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Iowans value their second amendment rights and we are further expanding them with a bill passed out of committee this past week. Whether you live in a city or in a rural area, your right to keep and bear arms is essential and we are committed to protecting it. This bill will reassure law-abiding citizens that they do not need the government’s permission to practice their constitutional right to keep and bear arms.

This bill DOES

  • Implement “Constitutional Carry”. Law-abiding Iowans don’t need to ask the government’s permission to practice their constitutional right by eliminating the need to get a permit to carry a firearm.

This bill DOES NOT

  • Eliminate the need for a background check in order to purchase a firearm.
  • Background checks through the National Instant Criminal Background Check System (NICS) will still need to be passed in order to purchase a firearm, long guns and handguns.
  • Many Iowans will still likely decide to carry a permit (especially if traveling to other states), but it will be optional.

This bill DOES

  • Expand Iowans’ access to state-approved training organizations to become trained to carry a handgun by creating a database of approved organizations that can give training.

This bill DOES NOT

  • Eliminate the need to take training in order to carry a handgun.
  • Training still required if a person wants a permit to carry, as current law requires.

This bill DOES

  • Prohibit landlords of government-assisted housing from banning firearms.

This bill DOES NOT

  • Impact landlords who operate privately; they still have the ability to ban firearms.

This bill DOES

  • Keep Iowans safer by allowing law enforcement and reserve officers to carry firearms on school grounds regardless of whether or not they’re on duty.
    • This is common sense. If there’s a dangerous situation on school property, trained law enforcement officers should be able to step up and protect the students, teachers and administrators.
    • Allow EMT’s who train and serve with a tactical team a professional permit to carry.

What I’ve heard about this bill is that we are eliminating background checks for firearms purchases. That is not true.

Purchasing a firearm under current law can be done in a few ways. A person wishing to buy a handgun or revolver must have a permit to purchase, or a permit to carry. If someone wants to purchase a long gun they can either use their permit or go through a National Instant Criminal Background Check (NICS). A permit to purchase or carry is issued by the local sheriff and is good for five years. Training is not required to obtain a permit to purchase, and simple training is only required once for a permit to carry.

If this new 2nd Amendment bill becomes law, Iowans will not have to have a permit to carry or a permit to purchase. Instead of presenting a permit to purchase, Iowans will simply fill out the necessary paperwork and be run through a NICS check. If they are cleared by NICS the purchase will be complete.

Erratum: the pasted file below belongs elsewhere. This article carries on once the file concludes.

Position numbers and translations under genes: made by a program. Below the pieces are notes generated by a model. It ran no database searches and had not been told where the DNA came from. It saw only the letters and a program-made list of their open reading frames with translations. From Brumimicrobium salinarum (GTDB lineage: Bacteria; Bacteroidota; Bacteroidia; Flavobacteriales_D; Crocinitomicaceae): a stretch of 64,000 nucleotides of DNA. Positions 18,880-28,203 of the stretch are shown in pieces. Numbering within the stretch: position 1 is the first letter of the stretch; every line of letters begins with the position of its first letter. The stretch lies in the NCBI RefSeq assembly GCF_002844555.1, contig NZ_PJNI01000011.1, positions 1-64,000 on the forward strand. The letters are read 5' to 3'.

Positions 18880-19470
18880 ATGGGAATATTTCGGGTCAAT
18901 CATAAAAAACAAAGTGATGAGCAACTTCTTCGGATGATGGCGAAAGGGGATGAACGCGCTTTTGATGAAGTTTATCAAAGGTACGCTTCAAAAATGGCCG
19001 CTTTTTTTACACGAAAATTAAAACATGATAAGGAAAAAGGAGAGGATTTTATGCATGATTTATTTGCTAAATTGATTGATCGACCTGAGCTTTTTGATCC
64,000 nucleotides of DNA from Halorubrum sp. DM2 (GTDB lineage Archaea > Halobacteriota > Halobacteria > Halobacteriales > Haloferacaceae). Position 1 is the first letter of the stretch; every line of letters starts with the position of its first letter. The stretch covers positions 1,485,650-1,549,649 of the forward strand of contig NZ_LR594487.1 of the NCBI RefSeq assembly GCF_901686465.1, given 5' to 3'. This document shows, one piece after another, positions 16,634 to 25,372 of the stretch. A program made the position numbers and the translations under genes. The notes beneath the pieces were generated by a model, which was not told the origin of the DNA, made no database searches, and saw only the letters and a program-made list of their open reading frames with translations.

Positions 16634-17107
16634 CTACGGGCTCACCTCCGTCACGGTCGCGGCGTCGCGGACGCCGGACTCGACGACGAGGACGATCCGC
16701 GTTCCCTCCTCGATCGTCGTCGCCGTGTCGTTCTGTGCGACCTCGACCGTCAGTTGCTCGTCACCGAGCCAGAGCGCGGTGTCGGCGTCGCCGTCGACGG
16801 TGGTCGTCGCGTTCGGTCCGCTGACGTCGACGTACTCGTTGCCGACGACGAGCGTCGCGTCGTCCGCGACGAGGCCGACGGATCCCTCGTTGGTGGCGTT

It is important to remember that ALL laws restricting felons, domestic abusers and those with mental health problems from having weapons remain unchanged. Those prohibited by state or federal law, remain prohibited. This includes, but is not limited to, persons convicted of felonies or domestic abuse, those who abuse drugs or alcohol, and persons with adjudicated mental health issues. The penalty has been raised to a felony if a person sells a firearm to someone they know or should have known would be restricted from possession.

What is NICS?  NICS is the National Instant Criminal Background Check System and is run by the FBI and ATF (Bureau of Alcohol, Tobacco, and Firearms). It was created in 1993 and allows Federal Firearms Licensers (FFL) which are gun shop owners, pawnshop dealers, and retailers to determine if a person can legally buy or own a firearm.

Where does NICS get information from?  NICS collects information from the FBI and state and local governments. An FFL cannot see the information, they are simply told a person is, or is not, eligible to own or purchase a firearm.

How long does it take to do a background check with NICS?   In 2019, it took, on average, less than one minute for NICS to approve or deny an applicant.

Iowa and NICS by the Numbers   According to the FBI website, there were 58,299 Iowans in 2019 that would be disqualified for a firearms purchase or permit under NICS if they had applied.

Background checks remain in place under our new bill.  Replacing a permit to carry or purchase with a NICS check doesn’t make Iowans any less safe and doesn’t allow disqualified persons to have firearms.

Those concerned about loosening government regulations regarding firearms permits should know that 18 other states have implemented constitutional carry as we are doing with this bill. If there were huge negative consequences to this measure we would have heard about it. But follow-on discussion has been minimal.

It is also important to remember that those firearms permits do not restrict someone wanting to commit a crime. They only restrict law-abiding citizens. Those are the people whose 2nd Amendment right should be respected.

COVID Relief Bill Passes House

This bill conforms with federal law in that COVID Paycheck Protection Program loan proceeds that are forgiven, COVID state grants issued to individuals and businesses, and federal unemployment assistance payments all are not counted as income for tax purposes.

Author: Sandy Salmon